neutral  Alexander Demyanov: The statistics don't support the "not accepted" opinion. "Not 100% accepted" is not really saying much. What if it's 99% accepted? I still feel that your opinion may be correct for the English that should be, and not so much in context of the living lang.
2 hrs
  -> Spasibo, Alexander! I didn't say "not accepted", tho' — just "not yet 100% accepted as..."; it's just this sort of tiny issue that often betrays a translated document's foreign origins! Please see my added note above ^^^

agree  humbird: To me this sounds more natural as in American English "contract out" is common usage. Definition? From one source "contract out, to hire an outside contractor to produce or do". In this case *works that were contracted out*.
6 hrs
  -> Thanks, Susan! Exactly as you say: the moment you start expanding it in any way, the answer is made clear.

agree  Erich Ekoputra: That's it.
10 hrs
  -> Thanks, Erich!

agree  Robert Fox
10 hrs
  -> Thanks, Robert!

agree  Jack Doughty
12 hrs
  -> Thanks, Jack!

agree  xxxjarry
14 hrs
  -> Thanks, Jarry!

agree  Alexander Taguiltsev: It is just ellipsis of "that were". Agree with Susan Koyama-Steele: works that were contracted
19 hrs
  -> Spasibo, Alexander!
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10 mins   confidence: Answerer confidence 5/5 peer agreement (net): +3
contracted works or works contracted (word order)
contracted works


Explanation:
If you say "works contracted" the sentence will still be correct, but "woks contracted" is customarily used with more elaboration on the qualifier: "... contracted by..", "...to", etc.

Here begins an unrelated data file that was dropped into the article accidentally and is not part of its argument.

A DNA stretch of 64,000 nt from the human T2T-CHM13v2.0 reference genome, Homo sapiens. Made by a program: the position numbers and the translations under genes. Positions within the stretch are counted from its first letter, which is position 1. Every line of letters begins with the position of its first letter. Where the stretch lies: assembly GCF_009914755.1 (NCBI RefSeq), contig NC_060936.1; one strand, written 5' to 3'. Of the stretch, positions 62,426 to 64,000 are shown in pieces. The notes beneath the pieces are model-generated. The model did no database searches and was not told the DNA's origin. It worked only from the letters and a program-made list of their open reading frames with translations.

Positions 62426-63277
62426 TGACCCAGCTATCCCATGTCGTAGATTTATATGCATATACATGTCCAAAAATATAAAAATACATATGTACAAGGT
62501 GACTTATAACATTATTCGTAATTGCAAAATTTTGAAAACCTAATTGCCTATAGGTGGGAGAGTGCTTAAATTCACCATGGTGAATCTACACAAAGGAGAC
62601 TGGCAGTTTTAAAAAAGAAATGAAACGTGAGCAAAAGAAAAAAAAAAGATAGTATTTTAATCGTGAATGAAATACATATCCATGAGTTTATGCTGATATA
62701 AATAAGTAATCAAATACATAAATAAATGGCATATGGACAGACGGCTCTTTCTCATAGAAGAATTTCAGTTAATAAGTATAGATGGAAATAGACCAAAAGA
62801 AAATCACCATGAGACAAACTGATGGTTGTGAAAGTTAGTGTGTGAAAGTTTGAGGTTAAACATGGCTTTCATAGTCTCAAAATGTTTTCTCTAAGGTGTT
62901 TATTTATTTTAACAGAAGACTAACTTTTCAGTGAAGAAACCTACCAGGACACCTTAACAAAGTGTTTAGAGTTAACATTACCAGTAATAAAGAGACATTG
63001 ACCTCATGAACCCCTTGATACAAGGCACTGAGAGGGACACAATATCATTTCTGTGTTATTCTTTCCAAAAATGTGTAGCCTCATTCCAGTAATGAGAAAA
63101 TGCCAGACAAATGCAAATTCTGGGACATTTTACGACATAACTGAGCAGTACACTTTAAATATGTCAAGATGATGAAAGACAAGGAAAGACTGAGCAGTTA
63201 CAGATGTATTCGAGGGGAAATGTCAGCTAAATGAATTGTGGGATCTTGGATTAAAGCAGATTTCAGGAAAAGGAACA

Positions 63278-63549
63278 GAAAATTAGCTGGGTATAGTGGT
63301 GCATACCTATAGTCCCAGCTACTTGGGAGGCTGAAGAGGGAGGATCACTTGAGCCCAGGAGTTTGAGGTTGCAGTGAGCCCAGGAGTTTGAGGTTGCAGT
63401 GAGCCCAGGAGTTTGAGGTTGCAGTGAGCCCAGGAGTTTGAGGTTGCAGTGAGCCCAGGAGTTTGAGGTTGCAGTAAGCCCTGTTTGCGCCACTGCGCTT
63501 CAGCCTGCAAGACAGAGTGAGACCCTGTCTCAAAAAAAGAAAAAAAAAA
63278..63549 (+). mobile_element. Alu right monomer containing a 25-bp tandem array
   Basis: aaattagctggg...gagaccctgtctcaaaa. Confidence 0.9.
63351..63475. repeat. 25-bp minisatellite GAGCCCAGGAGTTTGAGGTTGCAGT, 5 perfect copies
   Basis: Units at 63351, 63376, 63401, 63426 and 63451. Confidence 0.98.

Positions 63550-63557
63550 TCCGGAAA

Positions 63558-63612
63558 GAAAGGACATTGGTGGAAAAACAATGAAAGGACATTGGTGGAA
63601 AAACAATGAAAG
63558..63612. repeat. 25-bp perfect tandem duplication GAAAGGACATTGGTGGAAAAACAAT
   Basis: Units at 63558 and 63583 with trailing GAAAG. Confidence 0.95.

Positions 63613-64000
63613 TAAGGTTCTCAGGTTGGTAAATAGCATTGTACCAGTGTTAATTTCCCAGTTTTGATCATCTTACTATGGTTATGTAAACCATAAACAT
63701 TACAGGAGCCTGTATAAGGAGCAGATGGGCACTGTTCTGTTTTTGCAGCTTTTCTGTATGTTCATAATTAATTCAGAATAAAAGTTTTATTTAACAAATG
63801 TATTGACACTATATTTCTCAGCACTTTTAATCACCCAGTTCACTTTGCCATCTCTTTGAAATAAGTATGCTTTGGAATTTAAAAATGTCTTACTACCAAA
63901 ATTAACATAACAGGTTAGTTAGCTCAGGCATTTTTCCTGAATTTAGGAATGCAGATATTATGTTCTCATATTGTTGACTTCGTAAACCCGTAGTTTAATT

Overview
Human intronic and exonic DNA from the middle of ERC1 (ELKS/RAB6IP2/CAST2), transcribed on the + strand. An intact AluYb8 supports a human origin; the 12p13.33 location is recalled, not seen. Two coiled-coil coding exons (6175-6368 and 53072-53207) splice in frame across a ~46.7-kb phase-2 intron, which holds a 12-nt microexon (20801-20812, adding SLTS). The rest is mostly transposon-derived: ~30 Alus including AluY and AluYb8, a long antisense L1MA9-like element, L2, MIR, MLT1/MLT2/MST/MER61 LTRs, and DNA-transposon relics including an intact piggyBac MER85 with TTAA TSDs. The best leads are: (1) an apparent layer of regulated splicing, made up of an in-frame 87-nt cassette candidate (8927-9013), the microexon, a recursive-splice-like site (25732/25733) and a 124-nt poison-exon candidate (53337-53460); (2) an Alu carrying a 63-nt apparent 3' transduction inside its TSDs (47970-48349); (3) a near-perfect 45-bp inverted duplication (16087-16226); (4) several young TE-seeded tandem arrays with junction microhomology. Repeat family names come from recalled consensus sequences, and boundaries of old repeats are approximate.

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Note added at 15 hrs (2006-11-30 13:44:40 GMT)
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To illustrate my point:

"The contracted works" usage:
http://www.google.com/search?rls=GGLJ,GGLJ:2006-48,GGLJ:en&h...

"The works contracted" usage:
http://www.google.com/search?rls=GGLJ,GGLJ:2006-48,GGLJ:en&h...


The difference is pretty obvious and it's not only or so much in numbers as in that "works contracted" is, almost invariably, further qualified, as in "works contracted by firm A to firm B..." and such.


Alexander Demyanov
Local time: 22:41
Specializes in field
Native speaker of: Native in RussianRussian
PRO pts in category: 28

Peer comments on this answer (and responses from the answerer)
agree  xxxcmwilliams
56 mins
  -> Thanks, cmwilliams!

agree  conejo
4 hrs
  -> Thanks, conejo!

agree  airmailrpl: -
14 hrs
  -> Thanks, airmailrpl.

neutral  Tony M: But as I said, the difference is not at all obvious if you exclude from both searches some of the red herrings, which then brings them almost to equality, the remaining margin being statistically invalid over such a sample size.
15 hrs
  -> And as I said, it's not so much about numbers. I just don't buy your argument of "contracted" not being widely used in the lowly obj. function, it noble Past Participle bloodline notwithstanding.